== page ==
A 250 μg/week dose of vitamin D was as effective as a 50 μg/d dose in healthy adults, but a regimen of four weekly followed by monthly doses of 1250 μg raised the risk of hypercalciuria.
Br J Nutr. 2013 Nov;110(10):1866-72. doi: 10.1017/S000711451300113X. Epub 2013 Apr 18.
Sara R. Zwart a1, Howard Parsons a2, Michael Kimlin a3, Sheila M. Innis a2, James P. Locke a4 and Scott M. Smith a4 firstname.lastname@example.org
a1 Division of Space Life Sciences, Universities Space Research Association, Houston, TX, USA
a2 Division of GI/Nutrition, Department of Paediatrics, British Columbia Children's Hospital, Vancouver, BC, Canada
a3 Institute of Health and Biomedical Innovation, Queensland University of Technology, Brisbane, QLD, Australia
a4 Human Health and Performance Directorate, National Aeronautics and Space Administration Lyndon B. Johnson Space Center, Mail Code SK3, 2101 NASA Parkway, Houston, TX 77058, USA
The risk of vitamin D insufficiency is increased in persons having limited sunlight exposure and dietary vitamin D. Supplementation compliance might be improved with larger doses taken less often, but this may increase the potential for side effects. The objective of the present study was to determine whether a weekly or weekly/monthly regimen of vitamin D supplementation is as effective as daily supplementation without increasing the risk of side effects.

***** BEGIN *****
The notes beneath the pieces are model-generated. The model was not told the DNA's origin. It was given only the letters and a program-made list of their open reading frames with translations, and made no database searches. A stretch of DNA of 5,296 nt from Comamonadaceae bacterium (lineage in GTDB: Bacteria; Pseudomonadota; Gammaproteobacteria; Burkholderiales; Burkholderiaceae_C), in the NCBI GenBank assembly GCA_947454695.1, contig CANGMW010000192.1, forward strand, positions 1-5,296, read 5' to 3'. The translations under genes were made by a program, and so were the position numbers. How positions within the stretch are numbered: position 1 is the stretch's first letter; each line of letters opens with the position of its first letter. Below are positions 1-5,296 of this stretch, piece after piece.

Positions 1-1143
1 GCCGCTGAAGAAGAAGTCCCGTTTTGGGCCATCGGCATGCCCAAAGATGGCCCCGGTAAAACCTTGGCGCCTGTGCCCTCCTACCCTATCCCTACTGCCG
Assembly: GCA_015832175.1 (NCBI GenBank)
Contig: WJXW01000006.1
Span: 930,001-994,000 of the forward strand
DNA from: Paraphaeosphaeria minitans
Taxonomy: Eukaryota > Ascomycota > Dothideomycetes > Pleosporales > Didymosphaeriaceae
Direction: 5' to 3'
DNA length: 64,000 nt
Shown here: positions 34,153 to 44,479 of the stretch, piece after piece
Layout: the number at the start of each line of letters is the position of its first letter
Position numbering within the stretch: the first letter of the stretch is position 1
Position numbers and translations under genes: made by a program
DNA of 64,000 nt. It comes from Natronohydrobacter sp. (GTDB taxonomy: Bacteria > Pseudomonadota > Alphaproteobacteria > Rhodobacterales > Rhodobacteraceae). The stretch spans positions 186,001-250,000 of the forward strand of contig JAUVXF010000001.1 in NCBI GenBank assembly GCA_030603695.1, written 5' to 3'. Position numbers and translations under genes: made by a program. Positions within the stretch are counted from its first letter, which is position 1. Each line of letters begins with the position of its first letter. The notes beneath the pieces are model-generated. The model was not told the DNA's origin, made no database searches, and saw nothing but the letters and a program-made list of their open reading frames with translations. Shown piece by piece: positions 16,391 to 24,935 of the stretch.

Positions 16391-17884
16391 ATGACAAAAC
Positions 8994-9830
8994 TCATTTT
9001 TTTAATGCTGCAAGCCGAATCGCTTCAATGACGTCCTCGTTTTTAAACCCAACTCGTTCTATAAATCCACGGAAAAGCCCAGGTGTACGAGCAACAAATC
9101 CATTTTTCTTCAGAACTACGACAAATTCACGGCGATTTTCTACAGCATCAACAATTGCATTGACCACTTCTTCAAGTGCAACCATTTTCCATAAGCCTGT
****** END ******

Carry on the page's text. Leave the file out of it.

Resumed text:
Participants were forty-eight healthy adults who were randomly assigned for 3 months to placebo or one of three supplementation regimens: 50 μg/d (2000 IU/d, analysed dose 70 μg/d), 250 μg/week (10 000 IU/week, analysed dose 331 μg/week) or 1250 μg/week (50 000 IU/week, analysed dose 1544 μg/week) for 4 weeks and then 1250 μg/ month for 2 months.
Daily and weekly doses were equally effective at increasing serum 25-hydroxyvitamin D, which was significantly greater than baseline in all the supplemented groups after 30 d of treatment. Subjects in the 1250 μg treatment group, who had a BMI >26 kg/m2, had a steady increase in urinary Ca in the first 3 weeks of supplementation, and, overall, the relative risk of hypercalciuria was higher in the 1250 μg group than in the placebo group (P=0·01).
Although vitamin D supplementation remains a controversial issue, these data document that supplementing with ≤ 250 mg/week (≤ 10 000 IU/week) can improve or maintain vitamin D status in healthy populations without the risk of hypercalciuria, but 24 h urinary Ca excretion should be evaluated in healthy persons receiving vitamin D3 supplementation in weekly single doses of 1250 μg (50 000 IU).
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